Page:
Flashback: Jimmy Carter’s 1979 Malaise Speech

"Malaise" speech

When the energy market exploded — an occurrence Carter tried to avoid during his term — he was planning on delivering his fifth major speech on energy; however, he felt that the American people were no longer listening. Carter left for the presidential retreat of Camp David. For more than a week, a veil of secrecy enveloped the proceedings. Dozens of prominent Democratic Party leaders—members of Congress, governors, labor leaders, academics and clergy—were summoned to the mountaintop retreat to confer with the beleaguered president. His pollster, Pat Caddell, told him that the American people simply faced a crisis of confidence because of the assassinations of John F. Kennedy, Robert F. Kennedy and Martin Luther King, Jr.; the Vietnam War; and Watergate. On July 15, 1979, Carter gave a nationally-televised address in which he identified what he believed to be a "crisis of confidence" among the American people. This came to be known as his "malaise" speech, although the word never appeared in it.


The ‘Crisis of Confidence’ speech was to mark a turning point in Carter’s struggles as President. But it did not.

My most vivid personal memory from this time was from two months after this speech. I remember watching the evening news and seeing that Jimmy Carter had entered a road race, the Catoctin 10K, the first and only time a US President has done so.

Catoctin 10K

Carter did not run after his departure from the Navy. However, he began recreational jogging in 1978, and devised his own training program based on Jim Fixx’s The Complete Book of Running. His running reached 40 to 50 miles per week and began training for his first 10K race.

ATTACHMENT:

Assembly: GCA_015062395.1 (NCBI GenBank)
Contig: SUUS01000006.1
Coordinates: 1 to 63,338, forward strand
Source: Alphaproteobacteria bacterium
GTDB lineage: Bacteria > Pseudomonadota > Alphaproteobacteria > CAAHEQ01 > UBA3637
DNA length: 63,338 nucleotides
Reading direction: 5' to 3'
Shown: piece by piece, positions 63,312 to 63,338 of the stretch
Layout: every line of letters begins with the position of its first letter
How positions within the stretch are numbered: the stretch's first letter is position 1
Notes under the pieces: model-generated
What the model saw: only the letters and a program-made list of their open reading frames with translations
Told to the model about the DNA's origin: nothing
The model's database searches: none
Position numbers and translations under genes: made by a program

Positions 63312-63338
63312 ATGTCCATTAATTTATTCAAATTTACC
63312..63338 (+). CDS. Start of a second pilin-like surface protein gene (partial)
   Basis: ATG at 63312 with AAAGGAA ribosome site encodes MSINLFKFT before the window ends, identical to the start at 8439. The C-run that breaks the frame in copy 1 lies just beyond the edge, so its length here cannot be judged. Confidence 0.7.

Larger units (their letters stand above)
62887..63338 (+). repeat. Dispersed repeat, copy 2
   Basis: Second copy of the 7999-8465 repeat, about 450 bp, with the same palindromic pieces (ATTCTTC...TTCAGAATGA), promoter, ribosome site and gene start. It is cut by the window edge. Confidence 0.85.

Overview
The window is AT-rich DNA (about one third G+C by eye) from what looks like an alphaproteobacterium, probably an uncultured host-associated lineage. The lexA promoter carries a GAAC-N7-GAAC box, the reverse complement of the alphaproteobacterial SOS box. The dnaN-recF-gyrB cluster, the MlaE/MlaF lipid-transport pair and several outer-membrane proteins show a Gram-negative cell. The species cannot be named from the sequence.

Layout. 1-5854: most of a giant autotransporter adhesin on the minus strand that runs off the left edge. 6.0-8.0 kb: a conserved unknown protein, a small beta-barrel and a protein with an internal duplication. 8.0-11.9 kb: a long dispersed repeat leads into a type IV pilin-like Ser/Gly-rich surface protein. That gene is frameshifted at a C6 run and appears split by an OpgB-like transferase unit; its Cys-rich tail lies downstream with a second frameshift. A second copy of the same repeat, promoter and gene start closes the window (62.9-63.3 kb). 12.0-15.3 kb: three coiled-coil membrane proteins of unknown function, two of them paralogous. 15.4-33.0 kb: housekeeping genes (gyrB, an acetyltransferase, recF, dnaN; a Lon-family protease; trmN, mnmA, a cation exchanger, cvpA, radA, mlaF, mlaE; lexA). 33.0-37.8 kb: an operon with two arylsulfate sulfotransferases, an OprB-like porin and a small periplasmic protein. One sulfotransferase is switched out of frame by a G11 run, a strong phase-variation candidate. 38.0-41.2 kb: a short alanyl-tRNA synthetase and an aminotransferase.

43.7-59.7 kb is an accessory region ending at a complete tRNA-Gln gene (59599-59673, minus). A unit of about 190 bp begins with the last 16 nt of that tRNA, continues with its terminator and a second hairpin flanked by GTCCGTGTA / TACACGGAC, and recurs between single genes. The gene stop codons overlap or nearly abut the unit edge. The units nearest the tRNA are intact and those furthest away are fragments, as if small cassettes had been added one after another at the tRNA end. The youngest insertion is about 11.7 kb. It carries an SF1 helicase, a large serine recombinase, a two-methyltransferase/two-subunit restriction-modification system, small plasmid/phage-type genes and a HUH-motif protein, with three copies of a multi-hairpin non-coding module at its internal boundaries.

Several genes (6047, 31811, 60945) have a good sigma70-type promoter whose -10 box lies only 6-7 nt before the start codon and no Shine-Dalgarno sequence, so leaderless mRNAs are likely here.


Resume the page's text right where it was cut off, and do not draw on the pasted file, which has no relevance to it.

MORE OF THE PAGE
On September 15, 1979, Carter ran in the Catoctin 10K as one of 900 runners. It was the only time that the United States President had competed in an open road race. He was accompanied by Secret Service agents who ran by his side. However, he had not properly trained for the hot and hilly course and collapsed from heat exhaustion while climbing a hill. After Carter recovered, he joined the runners at the finish area to present the trophies at the award ceremony.


I remember seeing Jimmy Carter on the television collapsed in a heap on the pavement from exhaustion. It was symbolic for me – for the Carter Presidency and the United States. It was a jarring image that has stuck with me for thirty years – more than any of the other memorable images of American presidents since.


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